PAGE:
What parents need to know
Parents Need to Know
Parents need to know that this fun, engaging series occasionally deals with serious themes, such as the death of a parent, a teen's dysfunctional relationship with a parent, and taking dangerous risks for the sake of winning a competition. But the show also presents the main characters as three-dimensional and human (which makes them very approachable and sympathetic), and it focuses on the characters, their emotions, and their relationships almost as much as it does on the entertaining sci-fi action.
What's the story?
OBAN STAR-RACERS, an exciting anime series, follows a team of star-racers from Earth as they compete in the interplanetary Race of Oban, a momentous event that occurs once every 10,000 years. Rebellious teen Molly (voiced by Chiara Zanni) is a pilot prodigy who joins the Earth Team as its mechanic. But when the team reaches the planet Oban and the race begins, an injury to the team's pilot opens up an opportunity for Molly to take the pilot's seat and lead the team to victory. With young gunner Jordan (Sam Vincent) as her race partner, Molly faces many powerful opponents, but none as intense as the Crogs, an aggressive alien race that threatens the Earth. The survival of humankind now depends on the Earth Team's victory in the competition. As a subplot, enchanting alien warrior Prince Aika (Kirby Morrow), a contender in the race, develops an immediate bond with Molly.
Is it any good?
Oban Star-Racers combines engaging plotlines and thrilling sci-fi action -- and the pace is moderate enough to make the story easy to follow. The interesting combination of Japanese anime and Western sci-fi helps draw in the viewer.
According to Disney, the target audience is ages 6 to 11, but the show is better suited for ages 8 and up (one episode deals with a parent's death, and some of the violence -- a space vehicle crash resulting in injuries and deaths, for example -- may be slightly disturbing to younger viewers. That aside, as anime series go, this one is decidedly palatable (even for viewers who aren't huge anime fans), with a nice balance of thrilling action and characters you grow to care about. Kids will surely be rooting for the young heroine as she fights to win the big race -- and save the human race.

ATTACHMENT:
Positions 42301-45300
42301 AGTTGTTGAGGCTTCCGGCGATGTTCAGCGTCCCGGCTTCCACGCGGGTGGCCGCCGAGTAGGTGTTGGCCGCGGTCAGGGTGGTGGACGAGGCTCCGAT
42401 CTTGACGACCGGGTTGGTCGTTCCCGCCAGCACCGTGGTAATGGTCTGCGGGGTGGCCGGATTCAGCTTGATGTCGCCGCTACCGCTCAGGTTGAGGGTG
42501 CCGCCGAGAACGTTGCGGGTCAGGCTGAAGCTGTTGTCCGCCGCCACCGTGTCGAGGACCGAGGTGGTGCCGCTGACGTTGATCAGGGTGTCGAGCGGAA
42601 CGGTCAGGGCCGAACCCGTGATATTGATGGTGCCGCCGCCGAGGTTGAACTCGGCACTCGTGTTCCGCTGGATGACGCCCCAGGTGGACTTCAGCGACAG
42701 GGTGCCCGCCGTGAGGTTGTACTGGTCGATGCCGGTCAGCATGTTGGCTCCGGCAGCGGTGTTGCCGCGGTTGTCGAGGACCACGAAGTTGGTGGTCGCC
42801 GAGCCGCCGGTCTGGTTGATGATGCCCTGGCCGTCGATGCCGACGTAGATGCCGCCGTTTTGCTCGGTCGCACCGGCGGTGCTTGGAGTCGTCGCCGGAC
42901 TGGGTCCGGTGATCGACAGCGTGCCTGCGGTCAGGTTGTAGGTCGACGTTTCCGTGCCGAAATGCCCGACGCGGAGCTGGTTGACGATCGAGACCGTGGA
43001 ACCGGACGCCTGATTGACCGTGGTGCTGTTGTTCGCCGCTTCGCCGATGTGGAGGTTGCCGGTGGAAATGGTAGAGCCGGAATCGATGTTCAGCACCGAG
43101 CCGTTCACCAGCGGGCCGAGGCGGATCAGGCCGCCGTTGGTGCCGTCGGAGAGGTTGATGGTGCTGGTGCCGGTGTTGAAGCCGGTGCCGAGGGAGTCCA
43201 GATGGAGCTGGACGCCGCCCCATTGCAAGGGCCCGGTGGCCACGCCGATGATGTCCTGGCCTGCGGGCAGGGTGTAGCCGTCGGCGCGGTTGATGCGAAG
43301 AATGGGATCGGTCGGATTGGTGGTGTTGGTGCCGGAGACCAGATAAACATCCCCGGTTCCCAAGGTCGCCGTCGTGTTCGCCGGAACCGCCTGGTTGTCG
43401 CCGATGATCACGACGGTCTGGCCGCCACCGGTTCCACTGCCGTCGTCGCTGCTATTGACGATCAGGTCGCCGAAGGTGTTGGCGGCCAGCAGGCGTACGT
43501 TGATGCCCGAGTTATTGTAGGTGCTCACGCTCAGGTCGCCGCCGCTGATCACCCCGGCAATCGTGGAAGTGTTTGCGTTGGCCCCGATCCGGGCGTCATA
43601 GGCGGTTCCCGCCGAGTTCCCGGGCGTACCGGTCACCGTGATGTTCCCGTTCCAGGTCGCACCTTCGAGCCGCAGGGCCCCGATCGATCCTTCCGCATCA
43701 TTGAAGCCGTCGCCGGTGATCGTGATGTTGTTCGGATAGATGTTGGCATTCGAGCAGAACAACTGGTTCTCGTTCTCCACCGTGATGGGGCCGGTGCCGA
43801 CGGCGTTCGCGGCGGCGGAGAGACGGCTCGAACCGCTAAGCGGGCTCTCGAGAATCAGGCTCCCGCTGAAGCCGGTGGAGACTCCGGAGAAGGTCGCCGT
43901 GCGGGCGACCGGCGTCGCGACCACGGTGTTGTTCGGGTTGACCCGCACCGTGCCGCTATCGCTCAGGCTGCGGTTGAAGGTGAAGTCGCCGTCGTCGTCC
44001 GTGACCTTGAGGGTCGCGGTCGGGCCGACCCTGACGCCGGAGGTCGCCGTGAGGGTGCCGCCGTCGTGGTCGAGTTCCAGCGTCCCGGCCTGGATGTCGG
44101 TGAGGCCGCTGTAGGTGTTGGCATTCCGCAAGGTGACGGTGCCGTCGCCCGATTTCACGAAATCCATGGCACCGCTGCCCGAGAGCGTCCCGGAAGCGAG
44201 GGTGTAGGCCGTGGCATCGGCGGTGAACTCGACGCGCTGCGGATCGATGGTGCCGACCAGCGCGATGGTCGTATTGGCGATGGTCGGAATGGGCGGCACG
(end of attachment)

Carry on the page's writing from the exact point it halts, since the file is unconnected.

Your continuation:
Families can talk about...
Families can talk about the heroine's motives and how she deals with the challenges and obstacles she faces. How does Molly react when she first encounters her dad? Why does she conceal her real identity from him and the team?
What makes Molly so rebellious, and what motivates her to flirt with danger? Is she just concerned about helping save the Earth, or is there something more she's trying to prove? How does her rebellious attitude affect her relationships?
How does Molly deal with danger and obstacles during the races? Do you think she handles them well? Why or why not?